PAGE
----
US stocks have dived on reports President Joe Biden plans to almost double the capital gains tax in what news analysts say provided an excuse to take profits in a directionless market ahead of big tech's earnings next week.
The three main indexes on Wall Street also fell on reports that Biden planned to raise income taxes on the wealthy, a proposal some said would be hard to pass in Congress.
"If it had a chance of passing, we'd be down 2,000 points," said Thomas Hayes, chairman and managing member at hedge fund Great Hill Capital LLC.
Paul Nolte, portfolio manager at Kingsview Investment Management in Chicago, said when a proposal is floated about raising taxes or capital gains, everybody gets excited, sells first and asks questions later.
"It is more of a short-term, knee-jerk reaction," he said.
Biden will propose raising the marginal income tax rate to 39.6 per cent from 37 per cent and nearly double capital gains taxes to 39.6 per cent for people earning more than $US1 million ($A1.3 million), sources told Reuters.
The proposal targets about $US1 trillion for child care, universal pre-kindergarten education and paid leave for workers, the sources said.
Markets have been listless after the Dow and S&P 500 recently scaled all-time peaks as investors await guidance from Microsoft Corp, Google parent Alphabet Inc and Facebook Inc when they report earnings next week.
"Until we get out of this information vacuum the market is going to be generally directionless," he said.
"All that really matters moving forward is what are those big tech earnings next week?"
During the session, the S&P 500 healthcare sector hit a fresh record high while industrials were the biggest gainers.
American Airlines Group Inc and Southwest Airlines Co reported smaller than expected quarterly losses, signalling a revival in travel demand.
Both stocks fell, with American down 4.5 per cent and Southwest 1.6 per cent.
Investors welcomed data showing the number of people in the US filing new claims for unemployment benefits last week dropped to a fresh one-year low.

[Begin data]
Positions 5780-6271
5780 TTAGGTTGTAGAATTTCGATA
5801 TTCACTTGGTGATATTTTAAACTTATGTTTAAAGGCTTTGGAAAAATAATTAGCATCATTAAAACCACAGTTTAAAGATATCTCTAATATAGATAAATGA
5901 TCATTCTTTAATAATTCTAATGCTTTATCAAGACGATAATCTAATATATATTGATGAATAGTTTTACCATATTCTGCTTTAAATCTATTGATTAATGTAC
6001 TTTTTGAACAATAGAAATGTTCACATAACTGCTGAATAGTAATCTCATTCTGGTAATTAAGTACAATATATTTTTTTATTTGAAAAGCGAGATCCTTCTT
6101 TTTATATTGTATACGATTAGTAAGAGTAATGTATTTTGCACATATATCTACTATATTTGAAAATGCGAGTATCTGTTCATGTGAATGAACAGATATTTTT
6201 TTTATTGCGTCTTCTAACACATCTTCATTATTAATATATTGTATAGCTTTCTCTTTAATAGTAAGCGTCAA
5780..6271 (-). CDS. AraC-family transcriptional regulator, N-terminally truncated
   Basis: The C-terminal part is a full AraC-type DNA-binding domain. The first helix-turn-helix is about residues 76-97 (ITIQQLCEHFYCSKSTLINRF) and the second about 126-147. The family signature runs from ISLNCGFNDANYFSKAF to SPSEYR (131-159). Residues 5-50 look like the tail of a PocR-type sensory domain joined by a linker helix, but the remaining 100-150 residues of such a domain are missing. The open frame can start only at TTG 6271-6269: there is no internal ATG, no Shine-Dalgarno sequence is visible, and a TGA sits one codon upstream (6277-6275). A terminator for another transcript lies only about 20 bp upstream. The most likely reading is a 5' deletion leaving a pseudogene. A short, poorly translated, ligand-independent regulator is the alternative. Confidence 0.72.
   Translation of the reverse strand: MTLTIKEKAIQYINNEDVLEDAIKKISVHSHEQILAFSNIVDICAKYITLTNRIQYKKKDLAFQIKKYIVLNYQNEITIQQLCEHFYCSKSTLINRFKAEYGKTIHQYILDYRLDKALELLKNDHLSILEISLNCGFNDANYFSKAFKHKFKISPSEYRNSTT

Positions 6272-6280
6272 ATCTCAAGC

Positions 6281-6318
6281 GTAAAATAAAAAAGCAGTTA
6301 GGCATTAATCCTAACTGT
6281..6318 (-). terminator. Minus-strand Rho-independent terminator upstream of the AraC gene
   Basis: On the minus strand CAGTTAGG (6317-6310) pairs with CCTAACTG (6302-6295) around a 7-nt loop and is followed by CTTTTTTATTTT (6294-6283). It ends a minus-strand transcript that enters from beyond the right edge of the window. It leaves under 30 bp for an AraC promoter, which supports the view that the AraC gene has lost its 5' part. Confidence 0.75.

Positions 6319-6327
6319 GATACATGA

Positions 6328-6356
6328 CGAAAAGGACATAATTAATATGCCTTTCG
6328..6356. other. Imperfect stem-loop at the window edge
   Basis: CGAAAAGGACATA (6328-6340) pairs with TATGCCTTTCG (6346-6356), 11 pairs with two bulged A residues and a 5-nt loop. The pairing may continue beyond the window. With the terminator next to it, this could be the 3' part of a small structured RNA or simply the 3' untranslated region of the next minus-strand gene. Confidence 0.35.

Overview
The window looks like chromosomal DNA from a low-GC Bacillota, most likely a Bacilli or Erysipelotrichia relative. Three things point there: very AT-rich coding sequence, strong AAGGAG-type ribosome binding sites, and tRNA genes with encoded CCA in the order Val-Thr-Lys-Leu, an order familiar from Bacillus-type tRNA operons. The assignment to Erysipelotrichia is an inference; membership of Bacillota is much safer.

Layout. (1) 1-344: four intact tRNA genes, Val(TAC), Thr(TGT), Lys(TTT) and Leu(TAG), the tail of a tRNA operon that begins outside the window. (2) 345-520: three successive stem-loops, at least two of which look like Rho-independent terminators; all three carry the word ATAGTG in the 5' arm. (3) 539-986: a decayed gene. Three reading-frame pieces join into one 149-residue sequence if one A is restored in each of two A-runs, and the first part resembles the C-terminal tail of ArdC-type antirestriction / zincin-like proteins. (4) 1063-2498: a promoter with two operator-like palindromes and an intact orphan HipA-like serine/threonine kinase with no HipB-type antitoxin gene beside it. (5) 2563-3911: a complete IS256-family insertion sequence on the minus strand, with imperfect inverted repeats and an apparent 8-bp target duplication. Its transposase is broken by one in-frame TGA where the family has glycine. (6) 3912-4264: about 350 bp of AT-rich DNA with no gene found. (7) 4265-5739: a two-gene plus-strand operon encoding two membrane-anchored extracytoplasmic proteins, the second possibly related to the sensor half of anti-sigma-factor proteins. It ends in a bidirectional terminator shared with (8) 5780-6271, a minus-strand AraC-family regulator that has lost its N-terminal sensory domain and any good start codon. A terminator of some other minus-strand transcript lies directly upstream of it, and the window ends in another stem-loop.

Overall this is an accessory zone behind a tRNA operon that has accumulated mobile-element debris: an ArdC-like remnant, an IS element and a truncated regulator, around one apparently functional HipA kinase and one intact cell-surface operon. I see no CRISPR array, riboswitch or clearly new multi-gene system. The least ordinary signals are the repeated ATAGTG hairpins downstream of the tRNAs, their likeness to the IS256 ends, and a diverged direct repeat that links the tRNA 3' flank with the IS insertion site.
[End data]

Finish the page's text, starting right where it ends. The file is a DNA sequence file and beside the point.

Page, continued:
The Labor Department report suggested lay-offs were subsiding and expectations were rising for another month of blockbuster job growth in April.
The speedy US vaccination rollout has improved the economic outlook as people plan summer holidays and leisure spending but a surge in COVID-19 cases in India and elsewhere in Asia has kept investors anxious, Hayes said.
Equities have likely reached a near-term top as expectations are too high, said Randy Frederick, vice president of trading and derivatives at Charles Schwab.
"There's going to be continued positive moves throughout the remainder of the year but we are due for some sort of a pullback in the very short term," he said.
"Then the dip buyers will step back in."
First-quarter earnings are expected to increase 31.9 per cent from a year ago, the highest rate since the fourth quarter, according to IBES Refinitiv data.
All 11 S&P 500 sectors closed lower as Microsoft, Apple Inc, Amazon.com Inc and Tesla Inc weighted the most on the downdraft.
The Dow Jones Industrial Average fell 0.94 per cent to 33,815.9, the S&P 500 lost 0.92 per cent at 4,134.98, and the Nasdaq Composite dropped 0.94 per cent to 13,818.41.
Volume on US exchanges was 10.35 billion shares, compared with the 10.32 billion full-session average over the last 20 trading days.
AT&T Inc beat Wall Street revenue targets as the US economic reopening following pandemic-linked restrictions boosted smart phone sales and the media business.
AT&T shares rose 4.2 per cent.
Biogen Inc beat quarterly profit estimates on stronger than expected sales for its muscle wasting disorder drug though concerns over its reliance on its yet-to-be approved Alzheimer's therapy, aducanumab, weighed on shares.
Biogen shares fell 4.0 per cent.
Declining issues outnumbered advancing ones on the NYSE by a 1.57-to-1 ratio; on Nasdaq, a 1.04-to-1 ratio favoured decliners.
The S&P 500 posted 84 new 52-week highs and no new lows; the Nasdaq Composite recorded 86 new highs and 20 new lows.